Step 1: Get to know Prague’s Neighborhoods

STEP ONE: Get to know the city

Prague is comprised of numbered districts, that kind of spiral out from the center. If you don’t want a long commute, you’ll want to live somewhere in Prague 1 - 10.


Within each district, there are several neighborhoods, with their own names, and they can overlap districts.

Prague 1 has Nové Město and Staré MěstoJosefov and is the historical center of Prague, choc full of all its famous monuments. It's very touristy, with prices to driven skyward by AirBNB rentals. Even if you can afford Prague 1, consider the throngs of tourists just outside your window and the higher priced restaurants and bars catering to them. Prague 1 is great to visit, but you wouldn't want to live there.

Prague 2 has Vinohrády and Výšehrad. Vinohrady, meaning "Royal Vineyards" is probably the most expensive part of Prague after Prague 1 and Prague 6. It's full of expats and well-to-do Czechs, with lush tree-lined streets, and countless restaurants, centered around Naměstí Míru, a square and a stop on the A-Line metro. Also great proximity to Riegrovy Sady park and beer garden. Výšehrad is further south, and was the spot of Prague's first castle on a hill.

Prague 3 is mostly what we used to call "gritty" Žižkov. But like everywhere in Prague, it's getting cleaner and safer. A lot of young expats live here, it's next to JZP, a very convenient metro and Riegrovy Sady a park with a gorgeous view and a beer garden where expats pretty much live from April until October.

Prague 4: Is quite large, but the northern part, Nusle is just beneath the steps to Vinohrady, and has an authentic Czech feel (because you're not moving to Prague to hang out with expats, right?) It hosts good cheap authentic Czech pubs and is so accessible to I.P. Pavlova (C line metro) by trams, that you're likely to get your money's worth there.

Prague 5 is Smíchov, located on the western side of the Vltava, was once more industrial and filled with factories (and Staropramen Brewery), but it's now a thriving center for commerce, with Shopping Center Nový Smichov as the center. Excellent Public Transit to the center.

Prague 6: Bubuneč and Dejvice are quieter areas for well-to-do Czech families and Diplomats, because of the close proximity to Prague Caste and accompanying embassies.

Prague 7: Letná is home to the great Letná park and beer garden with epic views of the city. Holešovice seems like a self-contained city, with plenty of local restaurants, pubs and reasonabale rents.

Prague 8: Karlín was hit hard by a flood in 2002 and 17 years later, it has been rebuilt and gentrified with a vengeance. It has a grid layout, making it feel very neighborhood-y. New bistros and bars seem to pop up monthly. It's nestled at the base of Vítkov Hill, making it slightly difficult to get to Žižkov and Vinohrady without taking a tram or metro into the center and then back out again.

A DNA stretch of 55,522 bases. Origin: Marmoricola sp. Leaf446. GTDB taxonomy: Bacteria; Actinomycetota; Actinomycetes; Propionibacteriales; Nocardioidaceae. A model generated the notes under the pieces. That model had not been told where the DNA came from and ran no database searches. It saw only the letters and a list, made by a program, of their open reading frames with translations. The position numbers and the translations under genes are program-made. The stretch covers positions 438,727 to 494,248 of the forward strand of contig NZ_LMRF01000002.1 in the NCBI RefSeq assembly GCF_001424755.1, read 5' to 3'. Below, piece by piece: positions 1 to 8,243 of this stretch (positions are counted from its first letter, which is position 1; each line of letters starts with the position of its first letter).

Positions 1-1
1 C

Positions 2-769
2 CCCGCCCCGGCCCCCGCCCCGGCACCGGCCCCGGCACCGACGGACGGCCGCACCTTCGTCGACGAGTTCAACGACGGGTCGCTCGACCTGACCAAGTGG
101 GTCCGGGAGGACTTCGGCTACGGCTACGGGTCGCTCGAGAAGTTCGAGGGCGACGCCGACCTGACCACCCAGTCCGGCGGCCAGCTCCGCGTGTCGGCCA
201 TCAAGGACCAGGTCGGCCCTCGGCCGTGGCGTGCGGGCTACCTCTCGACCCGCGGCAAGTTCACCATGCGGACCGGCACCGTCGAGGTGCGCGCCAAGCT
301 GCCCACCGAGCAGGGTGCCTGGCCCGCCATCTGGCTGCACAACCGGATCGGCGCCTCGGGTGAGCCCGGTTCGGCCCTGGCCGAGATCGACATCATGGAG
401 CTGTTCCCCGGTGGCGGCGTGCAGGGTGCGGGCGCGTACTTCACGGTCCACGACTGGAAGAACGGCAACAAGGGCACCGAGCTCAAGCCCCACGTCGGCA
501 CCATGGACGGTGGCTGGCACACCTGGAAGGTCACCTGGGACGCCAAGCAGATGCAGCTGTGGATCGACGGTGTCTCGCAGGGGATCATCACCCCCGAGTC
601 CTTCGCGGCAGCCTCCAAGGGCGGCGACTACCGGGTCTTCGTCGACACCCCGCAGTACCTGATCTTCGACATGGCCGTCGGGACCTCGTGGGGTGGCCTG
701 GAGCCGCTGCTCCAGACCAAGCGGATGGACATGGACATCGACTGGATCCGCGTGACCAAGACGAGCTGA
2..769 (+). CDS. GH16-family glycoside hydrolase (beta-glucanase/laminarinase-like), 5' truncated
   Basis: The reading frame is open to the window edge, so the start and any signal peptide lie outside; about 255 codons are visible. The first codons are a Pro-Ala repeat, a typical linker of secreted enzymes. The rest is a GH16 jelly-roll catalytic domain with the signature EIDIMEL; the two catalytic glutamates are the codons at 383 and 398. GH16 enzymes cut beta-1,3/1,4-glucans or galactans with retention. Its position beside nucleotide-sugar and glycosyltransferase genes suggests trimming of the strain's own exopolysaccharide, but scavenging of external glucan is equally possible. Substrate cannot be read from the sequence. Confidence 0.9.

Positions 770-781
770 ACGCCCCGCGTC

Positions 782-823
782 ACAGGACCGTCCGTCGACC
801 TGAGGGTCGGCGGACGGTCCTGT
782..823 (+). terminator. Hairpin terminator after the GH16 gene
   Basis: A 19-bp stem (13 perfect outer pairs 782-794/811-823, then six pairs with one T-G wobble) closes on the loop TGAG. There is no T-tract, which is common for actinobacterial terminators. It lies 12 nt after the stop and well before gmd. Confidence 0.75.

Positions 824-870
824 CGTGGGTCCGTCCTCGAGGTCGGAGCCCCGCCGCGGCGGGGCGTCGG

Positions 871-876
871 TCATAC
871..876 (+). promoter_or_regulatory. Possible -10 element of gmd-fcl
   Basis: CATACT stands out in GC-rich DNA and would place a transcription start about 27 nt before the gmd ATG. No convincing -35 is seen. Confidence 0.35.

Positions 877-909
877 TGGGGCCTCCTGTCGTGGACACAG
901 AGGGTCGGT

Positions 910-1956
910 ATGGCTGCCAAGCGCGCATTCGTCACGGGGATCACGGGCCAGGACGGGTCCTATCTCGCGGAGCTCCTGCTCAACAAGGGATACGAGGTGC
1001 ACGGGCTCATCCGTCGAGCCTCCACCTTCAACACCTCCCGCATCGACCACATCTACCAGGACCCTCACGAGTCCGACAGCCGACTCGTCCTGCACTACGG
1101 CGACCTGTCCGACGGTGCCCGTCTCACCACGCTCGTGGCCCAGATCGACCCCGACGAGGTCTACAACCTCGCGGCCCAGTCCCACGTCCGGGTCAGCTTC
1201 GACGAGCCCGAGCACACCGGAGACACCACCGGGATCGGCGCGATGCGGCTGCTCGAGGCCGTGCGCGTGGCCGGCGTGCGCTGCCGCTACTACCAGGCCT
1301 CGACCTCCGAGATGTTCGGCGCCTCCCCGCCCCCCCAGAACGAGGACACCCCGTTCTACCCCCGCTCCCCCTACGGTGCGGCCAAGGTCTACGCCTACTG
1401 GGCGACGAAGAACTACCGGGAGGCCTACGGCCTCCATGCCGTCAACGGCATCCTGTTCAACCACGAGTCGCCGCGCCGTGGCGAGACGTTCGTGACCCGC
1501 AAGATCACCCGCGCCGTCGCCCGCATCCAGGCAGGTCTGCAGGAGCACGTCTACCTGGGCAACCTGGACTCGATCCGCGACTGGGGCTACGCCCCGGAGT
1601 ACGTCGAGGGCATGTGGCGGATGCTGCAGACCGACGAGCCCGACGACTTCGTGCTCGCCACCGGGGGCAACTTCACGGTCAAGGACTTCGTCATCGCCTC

Prague 9: Libeň borders Žižkov, Karlín and Holešovice, making it easy to take advantage of many areas by a quick tram ride.

Prague 10: Krymská Street in Vršovice was recently written up as the New York Times Top 12 Streets in Europe, and everyone in Prague went, "huh?" But it's true—the neighborhood has a local, funky charm not seen inside the city limits. (Prague's very own Brooklyn/Oakland?) You’ll find brunch stops, retro cafes, and vintage shops hidden behind graffitied doors.


You’ll need these district numbers and neighborhood names as you start to look for flats online.

So when you first arrive in Prague, take your map to the streets and get a feel for some of these districts to determine where you want to live, and where you don’t.

The closer you are to the center, the higher rent you will pay.


You’ll be using public transportation a lot, and close proximity can cut back your commuting time. Is the flat near a metro stop? A tram or bus stop? What lines take you from there to the center (which we can loosely define as the three transfer stations of the metro:

Florence, Muzeum



? What night trams can get you home after a late night out? Prague is a very safe city, but do you feel safe in that area?


What about groceries? Are you near markets or Potravinys? A potraviny is a like a quickie mart, and proximity to them will be very important to you when you run out of ramen, milk or beer.

How close are you to recreational spaces? The big parks in Prague offer beer gardens (Stromovka, Riegrovy Sady and Letná), wine terraces (Grébovka), meandering walks and epic views (Petřín) and endless space to picnic or bring your dog when the weather is nice.